First North-listed CybAero has received a positive preliminary decision from ISP (the Swedish Agency for Non-Proliferation and Export Controls) for its application to export to a Chinese commercial end customer.
In July 2014, CybAero signed a framework agreement with Chinese company AVIC for the delivery of at least 70 helicopter systems in total within the next eight years.
CybAero applied on September 30 for an export license for the first 20 systems. On October 17, ISP announced that it rejected the application due to issues concerning where the first 20 systems would be assembled and also concerning the end user.
After holding talks with ISP, as well as clarifying and supplementing the information, CybAero requested an preliminary decision from ISP in an application on October 24 for delivery of the first ten systems within the scope of the agreement with AVIC.
CybAero then received a positive preliminary decision from ISP for the November 18 application. An preliminary decision is valid under the conditions applicable at the time the ruling was issued, and ISP will conduct a final examination when CybAero applies for an export license for these systems. The application for the export license will be made as soon as the commercial terms and conditions for the ten systems have been established with the end user. This application will be identical to the supporting documents and preconditions which served as the basis for the positive preliminary decision. The helicopter systems will be used for civilian applications, mainly power line inspections.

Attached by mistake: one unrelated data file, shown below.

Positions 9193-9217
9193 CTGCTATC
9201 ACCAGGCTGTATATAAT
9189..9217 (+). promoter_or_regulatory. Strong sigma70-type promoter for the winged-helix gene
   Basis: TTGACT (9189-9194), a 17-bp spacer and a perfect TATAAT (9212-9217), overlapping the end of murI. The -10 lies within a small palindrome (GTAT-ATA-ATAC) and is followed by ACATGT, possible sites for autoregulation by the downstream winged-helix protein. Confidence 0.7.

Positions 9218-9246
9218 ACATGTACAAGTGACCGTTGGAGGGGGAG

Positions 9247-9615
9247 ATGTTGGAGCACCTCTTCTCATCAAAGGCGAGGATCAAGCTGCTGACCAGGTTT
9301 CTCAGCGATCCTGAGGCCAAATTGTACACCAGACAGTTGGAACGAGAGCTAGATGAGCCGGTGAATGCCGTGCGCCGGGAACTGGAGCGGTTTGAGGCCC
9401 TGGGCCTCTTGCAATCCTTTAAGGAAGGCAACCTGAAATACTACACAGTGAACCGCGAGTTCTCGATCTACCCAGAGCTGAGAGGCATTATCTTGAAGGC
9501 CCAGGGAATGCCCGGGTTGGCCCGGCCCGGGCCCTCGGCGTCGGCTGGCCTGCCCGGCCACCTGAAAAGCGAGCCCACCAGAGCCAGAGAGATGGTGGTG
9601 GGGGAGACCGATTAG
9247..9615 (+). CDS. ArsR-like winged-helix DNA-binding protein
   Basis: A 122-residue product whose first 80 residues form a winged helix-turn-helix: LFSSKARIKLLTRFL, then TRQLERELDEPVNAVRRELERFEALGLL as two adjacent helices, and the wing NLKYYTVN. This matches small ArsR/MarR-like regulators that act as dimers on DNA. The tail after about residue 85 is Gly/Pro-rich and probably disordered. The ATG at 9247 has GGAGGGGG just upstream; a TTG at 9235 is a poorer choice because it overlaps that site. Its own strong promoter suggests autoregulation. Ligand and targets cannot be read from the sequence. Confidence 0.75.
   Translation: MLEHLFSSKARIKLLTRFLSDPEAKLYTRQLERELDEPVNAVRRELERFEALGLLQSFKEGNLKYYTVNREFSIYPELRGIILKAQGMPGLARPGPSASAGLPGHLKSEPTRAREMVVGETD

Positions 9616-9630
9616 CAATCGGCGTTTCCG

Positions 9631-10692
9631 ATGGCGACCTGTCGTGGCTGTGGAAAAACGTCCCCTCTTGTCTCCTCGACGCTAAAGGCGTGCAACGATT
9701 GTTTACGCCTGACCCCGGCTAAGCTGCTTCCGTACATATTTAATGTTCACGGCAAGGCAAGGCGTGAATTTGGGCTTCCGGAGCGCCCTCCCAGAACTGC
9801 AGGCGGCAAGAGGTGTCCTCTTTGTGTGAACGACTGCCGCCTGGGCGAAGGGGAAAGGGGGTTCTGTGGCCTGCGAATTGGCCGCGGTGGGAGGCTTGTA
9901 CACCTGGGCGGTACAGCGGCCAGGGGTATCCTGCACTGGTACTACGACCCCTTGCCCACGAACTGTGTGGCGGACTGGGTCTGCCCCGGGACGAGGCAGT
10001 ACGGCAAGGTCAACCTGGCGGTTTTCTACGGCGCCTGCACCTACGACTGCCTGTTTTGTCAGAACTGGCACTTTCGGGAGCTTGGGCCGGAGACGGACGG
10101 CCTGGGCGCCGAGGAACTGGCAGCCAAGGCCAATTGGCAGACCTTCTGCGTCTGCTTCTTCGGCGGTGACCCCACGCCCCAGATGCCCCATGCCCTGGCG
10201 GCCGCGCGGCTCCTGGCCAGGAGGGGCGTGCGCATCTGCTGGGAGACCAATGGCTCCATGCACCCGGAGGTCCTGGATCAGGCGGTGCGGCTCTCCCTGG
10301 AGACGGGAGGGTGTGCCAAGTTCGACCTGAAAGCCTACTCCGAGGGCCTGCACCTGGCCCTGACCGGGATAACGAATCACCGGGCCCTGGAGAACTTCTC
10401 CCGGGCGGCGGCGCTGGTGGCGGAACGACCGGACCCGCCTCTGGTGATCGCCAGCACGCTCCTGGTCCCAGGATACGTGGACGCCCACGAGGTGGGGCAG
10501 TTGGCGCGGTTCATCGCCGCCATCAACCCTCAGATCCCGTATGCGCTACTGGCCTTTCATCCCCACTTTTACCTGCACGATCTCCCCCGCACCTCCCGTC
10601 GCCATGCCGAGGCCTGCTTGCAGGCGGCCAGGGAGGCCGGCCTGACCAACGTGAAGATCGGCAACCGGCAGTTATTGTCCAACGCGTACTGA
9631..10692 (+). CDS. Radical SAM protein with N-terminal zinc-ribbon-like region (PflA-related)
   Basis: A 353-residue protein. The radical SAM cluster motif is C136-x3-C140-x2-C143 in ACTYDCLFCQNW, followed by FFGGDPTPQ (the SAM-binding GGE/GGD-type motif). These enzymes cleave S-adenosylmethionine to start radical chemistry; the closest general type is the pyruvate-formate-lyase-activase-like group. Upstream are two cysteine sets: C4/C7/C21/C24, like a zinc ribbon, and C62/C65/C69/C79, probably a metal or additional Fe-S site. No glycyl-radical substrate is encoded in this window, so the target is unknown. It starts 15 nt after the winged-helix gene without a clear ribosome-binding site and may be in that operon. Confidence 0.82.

“It is excellent that we have now received this positive preliminary decision. As a result, we can now begin making the first deliveries under the agreement with AVIC,” says CybAero’s CEO Mikael Hult.
“Instead of applying for an export license for a large number of systems all at once, we have now changed things so that we will be able to apply for significantly fewer systems at a time. Applications for export licenses for future deliveries will be made as the specifications and end users are established. We think that the future applications will normally be for three to five systems at a time. I think this change will be great,” says CybAero’s CEO Mikael Hult.
CybAero will continue to market itself both in China and on other markets in parallel with working on the orders under the framework agreement signed with AVIC. For example, the company recently attended a large trade fair in China this month.
“This was the largest presence the company have ever had at a trade fair, and we can already see very positive results,” says Mikael Hult.
“We are seeing a significantly greater interest in our products from all around the world, and we are in discussions with several potential clients,” Hult concludes.